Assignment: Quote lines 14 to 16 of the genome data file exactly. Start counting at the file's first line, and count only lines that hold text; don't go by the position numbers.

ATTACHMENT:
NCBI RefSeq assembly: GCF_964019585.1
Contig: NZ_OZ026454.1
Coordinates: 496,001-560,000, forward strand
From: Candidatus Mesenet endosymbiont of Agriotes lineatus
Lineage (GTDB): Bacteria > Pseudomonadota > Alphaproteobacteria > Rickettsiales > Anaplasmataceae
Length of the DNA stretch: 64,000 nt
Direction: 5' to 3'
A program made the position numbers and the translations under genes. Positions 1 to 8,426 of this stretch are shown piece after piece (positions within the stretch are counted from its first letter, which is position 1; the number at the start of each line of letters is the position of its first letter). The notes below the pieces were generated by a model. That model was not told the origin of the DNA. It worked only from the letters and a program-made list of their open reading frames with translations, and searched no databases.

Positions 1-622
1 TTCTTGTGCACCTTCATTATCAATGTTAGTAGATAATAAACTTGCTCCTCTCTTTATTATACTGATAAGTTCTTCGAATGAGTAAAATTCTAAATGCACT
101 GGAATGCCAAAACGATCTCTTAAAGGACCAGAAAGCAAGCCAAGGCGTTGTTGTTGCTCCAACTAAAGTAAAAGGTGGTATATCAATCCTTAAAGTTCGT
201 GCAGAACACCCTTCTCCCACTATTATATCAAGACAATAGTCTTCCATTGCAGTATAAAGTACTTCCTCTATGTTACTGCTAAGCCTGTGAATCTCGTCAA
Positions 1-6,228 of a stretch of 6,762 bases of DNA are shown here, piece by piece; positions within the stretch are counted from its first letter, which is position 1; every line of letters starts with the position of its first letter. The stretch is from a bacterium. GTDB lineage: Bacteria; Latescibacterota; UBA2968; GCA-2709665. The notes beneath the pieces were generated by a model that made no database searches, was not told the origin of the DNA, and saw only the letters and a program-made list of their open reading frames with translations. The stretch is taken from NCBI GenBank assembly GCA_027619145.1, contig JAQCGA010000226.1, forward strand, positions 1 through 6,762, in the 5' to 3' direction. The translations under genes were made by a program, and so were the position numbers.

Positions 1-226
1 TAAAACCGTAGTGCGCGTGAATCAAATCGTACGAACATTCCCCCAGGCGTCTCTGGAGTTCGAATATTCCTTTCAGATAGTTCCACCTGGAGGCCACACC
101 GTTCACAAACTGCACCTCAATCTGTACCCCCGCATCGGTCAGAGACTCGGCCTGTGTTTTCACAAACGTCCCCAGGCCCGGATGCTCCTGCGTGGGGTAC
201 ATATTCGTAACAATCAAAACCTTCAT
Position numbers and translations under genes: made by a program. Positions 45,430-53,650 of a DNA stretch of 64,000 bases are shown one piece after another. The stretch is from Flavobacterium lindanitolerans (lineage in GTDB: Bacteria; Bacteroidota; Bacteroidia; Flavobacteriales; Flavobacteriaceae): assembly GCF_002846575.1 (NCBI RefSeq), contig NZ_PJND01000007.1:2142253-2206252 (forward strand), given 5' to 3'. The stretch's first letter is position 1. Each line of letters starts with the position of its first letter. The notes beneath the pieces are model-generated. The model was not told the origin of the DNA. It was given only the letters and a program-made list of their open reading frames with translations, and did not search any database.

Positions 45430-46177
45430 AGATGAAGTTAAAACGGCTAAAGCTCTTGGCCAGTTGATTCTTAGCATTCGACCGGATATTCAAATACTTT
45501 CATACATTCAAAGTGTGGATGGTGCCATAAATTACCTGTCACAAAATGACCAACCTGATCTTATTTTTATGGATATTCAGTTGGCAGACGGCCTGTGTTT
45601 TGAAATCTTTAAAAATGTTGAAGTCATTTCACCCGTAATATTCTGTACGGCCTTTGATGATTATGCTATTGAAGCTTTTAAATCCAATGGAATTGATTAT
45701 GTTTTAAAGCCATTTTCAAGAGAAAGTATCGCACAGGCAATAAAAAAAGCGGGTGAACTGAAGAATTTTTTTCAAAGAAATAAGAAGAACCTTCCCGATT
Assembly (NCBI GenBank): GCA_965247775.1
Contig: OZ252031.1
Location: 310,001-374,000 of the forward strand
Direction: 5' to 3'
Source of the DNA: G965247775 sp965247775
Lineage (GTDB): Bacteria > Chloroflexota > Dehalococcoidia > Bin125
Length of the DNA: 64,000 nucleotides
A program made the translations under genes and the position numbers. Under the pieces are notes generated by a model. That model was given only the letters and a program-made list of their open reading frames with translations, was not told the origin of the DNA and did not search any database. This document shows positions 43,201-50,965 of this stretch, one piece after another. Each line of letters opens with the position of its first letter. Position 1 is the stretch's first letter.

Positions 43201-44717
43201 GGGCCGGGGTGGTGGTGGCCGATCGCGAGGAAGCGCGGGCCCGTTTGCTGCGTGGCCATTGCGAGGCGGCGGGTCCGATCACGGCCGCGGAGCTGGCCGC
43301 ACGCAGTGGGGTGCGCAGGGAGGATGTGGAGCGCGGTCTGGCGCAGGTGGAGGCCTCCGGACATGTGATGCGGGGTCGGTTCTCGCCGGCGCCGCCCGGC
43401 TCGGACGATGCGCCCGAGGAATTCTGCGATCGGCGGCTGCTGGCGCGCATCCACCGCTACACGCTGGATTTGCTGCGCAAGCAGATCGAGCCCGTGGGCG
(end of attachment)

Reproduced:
Positions 1-226
1 TAAAACCGTAGTGCGCGTGAATCAAATCGTACGAACATTCCCCCAGGCGTCTCTGGAGTTCGAATATTCCTTTCAGATAGTTCCACCTGGAGGCCACACC
101 GTTCACAAACTGCACCTCAATCTGTACCCCCGCATCGGTCAGAGACTCGGCCTGTGTTTTCACAAACGTCCCCAGGCCCGGATGCTCCTGCGTGGGGTAC